What are solar storms?
Solar storms, or Coronal Mass Ejections, are clouds of material coming from the Sun’s atmosphere and sent into space during the most intense events happening in the solar system: solar flares.
When they happen, they interact with the space environment of planets: they are at the origin of the auroras on Earth, as well as Jupiter and Saturn.
As our human societies evolve, we rely more and more and electronic devices and satellites. The latter are needed for the global positioning system (GPS) and telecommunications. Image a world without emails, Skype, Twitter and Instagram! These technologies are all vulnerable to solar storms. As they impact the Earth, they can damage the electronic systems aboard satellites, blackout radio communications, and create surges in the current transported on national electricity grids.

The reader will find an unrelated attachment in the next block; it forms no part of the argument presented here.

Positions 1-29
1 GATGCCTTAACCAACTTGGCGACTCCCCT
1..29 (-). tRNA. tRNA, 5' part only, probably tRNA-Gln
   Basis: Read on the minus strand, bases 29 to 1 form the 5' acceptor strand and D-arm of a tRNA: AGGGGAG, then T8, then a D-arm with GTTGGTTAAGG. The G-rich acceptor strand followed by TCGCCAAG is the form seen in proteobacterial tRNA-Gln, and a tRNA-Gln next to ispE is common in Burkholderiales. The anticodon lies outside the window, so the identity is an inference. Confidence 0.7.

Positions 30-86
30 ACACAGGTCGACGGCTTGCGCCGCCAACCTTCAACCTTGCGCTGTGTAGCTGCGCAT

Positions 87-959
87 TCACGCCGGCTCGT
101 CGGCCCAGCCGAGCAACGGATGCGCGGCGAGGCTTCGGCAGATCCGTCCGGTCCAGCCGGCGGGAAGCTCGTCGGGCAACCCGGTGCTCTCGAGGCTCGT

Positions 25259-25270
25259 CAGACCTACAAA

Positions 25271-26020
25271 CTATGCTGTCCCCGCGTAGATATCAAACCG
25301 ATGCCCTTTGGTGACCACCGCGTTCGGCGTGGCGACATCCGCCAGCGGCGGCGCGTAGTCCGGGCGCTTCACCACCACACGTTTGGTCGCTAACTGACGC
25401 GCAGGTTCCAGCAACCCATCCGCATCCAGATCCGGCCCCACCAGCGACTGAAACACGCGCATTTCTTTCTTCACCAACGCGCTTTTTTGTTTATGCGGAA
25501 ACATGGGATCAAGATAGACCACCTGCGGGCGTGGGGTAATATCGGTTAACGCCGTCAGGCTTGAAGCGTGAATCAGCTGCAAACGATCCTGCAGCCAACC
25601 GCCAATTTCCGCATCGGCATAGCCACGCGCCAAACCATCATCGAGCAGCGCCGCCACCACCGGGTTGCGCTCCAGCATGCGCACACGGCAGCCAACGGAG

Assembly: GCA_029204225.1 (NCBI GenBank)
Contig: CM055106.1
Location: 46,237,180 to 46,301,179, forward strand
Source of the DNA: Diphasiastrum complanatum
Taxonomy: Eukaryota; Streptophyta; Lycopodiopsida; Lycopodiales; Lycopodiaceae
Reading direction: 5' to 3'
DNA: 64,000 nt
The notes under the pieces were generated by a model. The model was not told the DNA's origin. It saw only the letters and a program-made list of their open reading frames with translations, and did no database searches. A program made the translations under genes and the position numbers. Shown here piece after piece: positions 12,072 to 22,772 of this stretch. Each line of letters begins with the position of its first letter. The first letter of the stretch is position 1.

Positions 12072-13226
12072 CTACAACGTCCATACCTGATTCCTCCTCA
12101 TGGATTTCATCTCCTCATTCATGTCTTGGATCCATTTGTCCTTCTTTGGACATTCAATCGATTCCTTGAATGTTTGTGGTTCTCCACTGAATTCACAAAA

Space weather, or understanding the Sun’s behaviour and its influence on planets and how solar storms propagate, is therefore an important research area. Several countries (in the USA at NOAA or in the UK at the MET office) are now developing space weather centres to provide 24/7 monitoring of the Sun.
Do you want to know more?
There are several websites which explain the science behind solar storms.
Why not first looking at these two?
NASA – space weather FAQ
NOAA – space weather Education and Outreach
Do You need more material for your classes?
We can provide some! Just reach us by email and we can advise on some other websites to look at.